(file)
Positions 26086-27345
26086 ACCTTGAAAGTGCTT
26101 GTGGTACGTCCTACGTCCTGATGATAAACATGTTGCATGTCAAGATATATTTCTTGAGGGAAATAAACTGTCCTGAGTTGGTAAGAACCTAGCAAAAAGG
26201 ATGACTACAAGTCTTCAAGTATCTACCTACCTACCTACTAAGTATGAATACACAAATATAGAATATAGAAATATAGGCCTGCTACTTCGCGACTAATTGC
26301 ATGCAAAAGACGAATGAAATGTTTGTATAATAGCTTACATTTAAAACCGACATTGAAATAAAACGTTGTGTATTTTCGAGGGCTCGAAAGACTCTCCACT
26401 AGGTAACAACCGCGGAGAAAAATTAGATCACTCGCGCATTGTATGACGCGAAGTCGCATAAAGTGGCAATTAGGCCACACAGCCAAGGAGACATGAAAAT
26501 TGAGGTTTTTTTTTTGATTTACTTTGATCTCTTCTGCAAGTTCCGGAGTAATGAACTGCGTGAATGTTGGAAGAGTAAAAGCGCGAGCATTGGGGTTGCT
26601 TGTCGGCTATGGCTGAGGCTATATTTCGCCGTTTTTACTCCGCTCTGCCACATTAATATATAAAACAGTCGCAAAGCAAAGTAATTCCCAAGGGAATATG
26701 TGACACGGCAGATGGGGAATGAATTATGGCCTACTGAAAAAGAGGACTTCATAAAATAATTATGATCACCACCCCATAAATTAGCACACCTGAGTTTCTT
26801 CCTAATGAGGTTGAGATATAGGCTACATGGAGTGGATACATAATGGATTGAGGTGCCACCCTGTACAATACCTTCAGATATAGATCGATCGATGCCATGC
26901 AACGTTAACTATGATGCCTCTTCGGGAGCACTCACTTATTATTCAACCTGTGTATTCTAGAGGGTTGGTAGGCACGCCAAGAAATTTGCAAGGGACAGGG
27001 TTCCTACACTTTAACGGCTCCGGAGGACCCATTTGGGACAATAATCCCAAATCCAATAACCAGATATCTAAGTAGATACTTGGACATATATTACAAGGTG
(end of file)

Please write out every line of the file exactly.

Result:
Positions 26086-27345
26086 ACCTTGAAAGTGCTT
26101 GTGGTACGTCCTACGTCCTGATGATAAACATGTTGCATGTCAAGATATATTTCTTGAGGGAAATAAACTGTCCTGAGTTGGTAAGAACCTAGCAAAAAGG
26201 ATGACTACAAGTCTTCAAGTATCTACCTACCTACCTACTAAGTATGAATACACAAATATAGAATATAGAAATATAGGCCTGCTACTTCGCGACTAATTGC
26301 ATGCAAAAGACGAATGAAATGTTTGTATAATAGCTTACATTTAAAACCGACATTGAAATAAAACGTTGTGTATTTTCGAGGGCTCGAAAGACTCTCCACT
26401 AGGTAACAACCGCGGAGAAAAATTAGATCACTCGCGCATTGTATGACGCGAAGTCGCATAAAGTGGCAATTAGGCCACACAGCCAAGGAGACATGAAAAT
26501 TGAGGTTTTTTTTTTGATTTACTTTGATCTCTTCTGCAAGTTCCGGAGTAATGAACTGCGTGAATGTTGGAAGAGTAAAAGCGCGAGCATTGGGGTTGCT
26601 TGTCGGCTATGGCTGAGGCTATATTTCGCCGTTTTTACTCCGCTCTGCCACATTAATATATAAAACAGTCGCAAAGCAAAGTAATTCCCAAGGGAATATG
26701 TGACACGGCAGATGGGGAATGAATTATGGCCTACTGAAAAAGAGGACTTCATAAAATAATTATGATCACCACCCCATAAATTAGCACACCTGAGTTTCTT
26801 CCTAATGAGGTTGAGATATAGGCTACATGGAGTGGATACATAATGGATTGAGGTGCCACCCTGTACAATACCTTCAGATATAGATCGATCGATGCCATGC
26901 AACGTTAACTATGATGCCTCTTCGGGAGCACTCACTTATTATTCAACCTGTGTATTCTAGAGGGTTGGTAGGCACGCCAAGAAATTTGCAAGGGACAGGG
27001 TTCCTACACTTTAACGGCTCCGGAGGACCCATTTGGGACAATAATCCCAAATCCAATAACCAGATATCTAAGTAGATACTTGGACATATATTACAAGGTG